Next (2007)

It always surprises me how far you’re willing to suspend your disbelief. For example, I was perfectly willing to accept that the protagonist in Next, Cris Johnson (Nicolas Cage), was able to see exactly two minutes into the future. However, I wasn’t able to accept him seeing any farther than that. Why not? I’m not certain, but I think it comes down to the film cheating in regards to his powers, or at the very least, not explaining how he can eventually see farther.

The film begins with Cris doing a magic show. He’s a good magician, although FBI Agent Callie Ferris (Julianne Moore), who is sitting in on one of his shows is skeptical. How does he know that a woman’s necklace is going to fall? He then goes to the casino to gamble, although since he knows what’s coming, he wins a lot of money. He doesn’t bet big, as he thinks it will arise suspicion. He’s right. He then stops a robbery/murder, but is then chased down because the police think the gun was his. Or something like that anyway — it’s not explained all that well. He avoids them using his power to figure out exactly how to get away. My heart was pounding at this point, and the true plot hadn’t even begun yet.

Cris has visions about a woman arriving at a restaurant at a precise time. So he heads to the restaurant every day to see if she’ll show up. Eventually, she does. He introduces himself, and eventually finds out that her name is Liz (Jessica Biel). I say “eventually”, because we watch multiple attempts in order to get to know her, all done in the “future” but don’t actually occur because if he gets turned down, he just snaps back to present time and it didn’t actually happen. This becomes a power quite useful, although the rules aren’t set in stone. For example, later on in the film, he’ll be able to do all of those visions at one time instead of having to do them one at a time. Even later, he’ll be able to go more than two minutes into the future. No, it doesn’t make any sense, but I suppose if you’re engrossed by the story, you’ll ignore the fact that it doesn’t make sense.

The plot eventually involves FBI Agents trying to convince Cris to help them locate a nuclear bomb that’s supposed to go off at some point. There are terrorists, they have the bomb in Los Angeles, and they believe that Cris will be able to find out where the bomb will go off so that they can stop it. Do they not know that he can only see two minutes ahead and that he has to be personally involved in order for his powers to work? Apparently not, or maybe they know that the rules can be broken if it’s convenient to the plot.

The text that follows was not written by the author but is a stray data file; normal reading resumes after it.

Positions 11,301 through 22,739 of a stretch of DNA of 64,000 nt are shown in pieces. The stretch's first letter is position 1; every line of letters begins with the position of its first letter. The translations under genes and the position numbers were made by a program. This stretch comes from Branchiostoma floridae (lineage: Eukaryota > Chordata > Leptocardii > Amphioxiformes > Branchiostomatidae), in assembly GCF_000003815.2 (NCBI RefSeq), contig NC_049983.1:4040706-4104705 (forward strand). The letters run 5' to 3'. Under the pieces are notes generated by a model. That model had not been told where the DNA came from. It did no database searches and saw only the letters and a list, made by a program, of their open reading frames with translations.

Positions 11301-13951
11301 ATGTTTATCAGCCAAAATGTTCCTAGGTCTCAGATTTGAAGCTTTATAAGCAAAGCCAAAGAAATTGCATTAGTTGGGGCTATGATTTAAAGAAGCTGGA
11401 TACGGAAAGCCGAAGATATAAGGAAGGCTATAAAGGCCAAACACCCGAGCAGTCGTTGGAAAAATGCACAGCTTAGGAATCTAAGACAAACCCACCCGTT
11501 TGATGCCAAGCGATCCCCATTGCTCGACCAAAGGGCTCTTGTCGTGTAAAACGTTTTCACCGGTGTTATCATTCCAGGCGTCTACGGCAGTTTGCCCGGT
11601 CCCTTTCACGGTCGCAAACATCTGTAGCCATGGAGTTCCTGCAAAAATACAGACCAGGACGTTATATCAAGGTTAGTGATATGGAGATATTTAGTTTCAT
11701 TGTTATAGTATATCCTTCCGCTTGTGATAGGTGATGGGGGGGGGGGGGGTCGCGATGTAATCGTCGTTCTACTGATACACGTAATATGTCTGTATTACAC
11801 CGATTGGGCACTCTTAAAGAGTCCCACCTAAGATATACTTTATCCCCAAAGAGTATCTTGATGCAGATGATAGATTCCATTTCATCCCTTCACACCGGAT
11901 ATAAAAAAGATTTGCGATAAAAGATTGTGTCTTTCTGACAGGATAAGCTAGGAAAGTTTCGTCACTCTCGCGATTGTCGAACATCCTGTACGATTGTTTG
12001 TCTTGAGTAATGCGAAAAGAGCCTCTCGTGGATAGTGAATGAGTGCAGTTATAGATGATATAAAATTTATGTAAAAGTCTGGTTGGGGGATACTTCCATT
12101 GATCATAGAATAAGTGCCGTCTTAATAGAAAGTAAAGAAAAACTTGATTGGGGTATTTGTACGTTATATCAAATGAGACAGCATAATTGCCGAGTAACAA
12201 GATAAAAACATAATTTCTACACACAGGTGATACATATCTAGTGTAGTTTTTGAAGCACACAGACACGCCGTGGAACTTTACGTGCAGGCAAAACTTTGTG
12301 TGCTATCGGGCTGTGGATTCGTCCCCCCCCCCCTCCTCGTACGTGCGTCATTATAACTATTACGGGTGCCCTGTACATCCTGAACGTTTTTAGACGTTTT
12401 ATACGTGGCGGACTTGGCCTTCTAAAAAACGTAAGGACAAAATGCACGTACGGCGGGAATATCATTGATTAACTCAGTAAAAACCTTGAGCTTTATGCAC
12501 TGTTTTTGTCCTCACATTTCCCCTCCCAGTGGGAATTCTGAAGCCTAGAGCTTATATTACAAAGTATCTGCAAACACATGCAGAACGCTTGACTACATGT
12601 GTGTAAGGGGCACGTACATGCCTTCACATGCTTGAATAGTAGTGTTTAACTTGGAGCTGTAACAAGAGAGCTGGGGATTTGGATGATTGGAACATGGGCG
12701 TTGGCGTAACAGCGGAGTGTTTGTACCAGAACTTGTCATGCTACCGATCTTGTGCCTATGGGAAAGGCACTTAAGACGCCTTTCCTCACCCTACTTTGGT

The majority of Next is a chase film. The FBI and the terrorists both chase after Cris and Liz, and then we have a shootout near the end. For an action film, it does a decent job in keeping you entertained, although if you stop to think about how Cris’ powers work for even a few seconds, you’ll realize how absurd they are. If a film sticks to the rules it establishes, it doesn’t matter how crazy those rules are. Next constantly breaks them and that means that we don’t have any coherency or consistency to grab onto. This leaves the audience feeling lost, and it also means that there’s no reference point for us to grasp.

Having an ability to look into the future seems like a cool power, but it means that there’s no danger for the character. We’ll see Cris get shot a few times, but then we’ll just rewind time. I’m not sure why there isn’t any consistency here. Sometimes, Cris will see things coming and just avoid them. Other times, we’ll have to watch the future — although we don’t get a clue that it’s the future until something goes wrong — and then watch him react. This is just another example of the film not giving the audience a frame of reference.

And then there’s the ending. To put it bluntly, either the filmmakers ran out of money, or they have the guts to pull off what’s one of the more frustrating conclusions that I can think of. You can somewhat justify it thanks to one offhand reference to something in the film, but it doesn’t make a lot of sense anyway. There’s also the fact that it leaves the audience with a sense of unfinished business, like you’re missing another 45 minutes of film. It seemed like Next should have been two and a half hours long, but instead, it’s just over 90 minutes.

However, I’m thinking that they didn’t run out of money, especially considering that Next had a budget of $70 million. If I got to ask director Lee Tamahori anything, it would be how they managed to spend $70 million on this film. Okay, there are some action scenes and a lot of (terrible) CGI, but it seemed more like a $30 million film to me. Were the salaries that high? Did they hire the wrong company to do the CGI? (Of that I am almost certain, because the CGI was terrible and really stood out.) I just don’t understand how that much money was spent on this film.

If you don’t think about it, Next might be a passable action film that will keep you entertained for an hour and a half. For me, it was a disaster because it didn’t adhere to its own rules. It also cheated me with the ending — there wasn’t one. I felt like we needed another hour of footage, and that how Cris’ powers worked needed to be explained or at least remain consistent. There’s nothing for the audience to recognize as consistent, and I just didn’t have a good time with Next.

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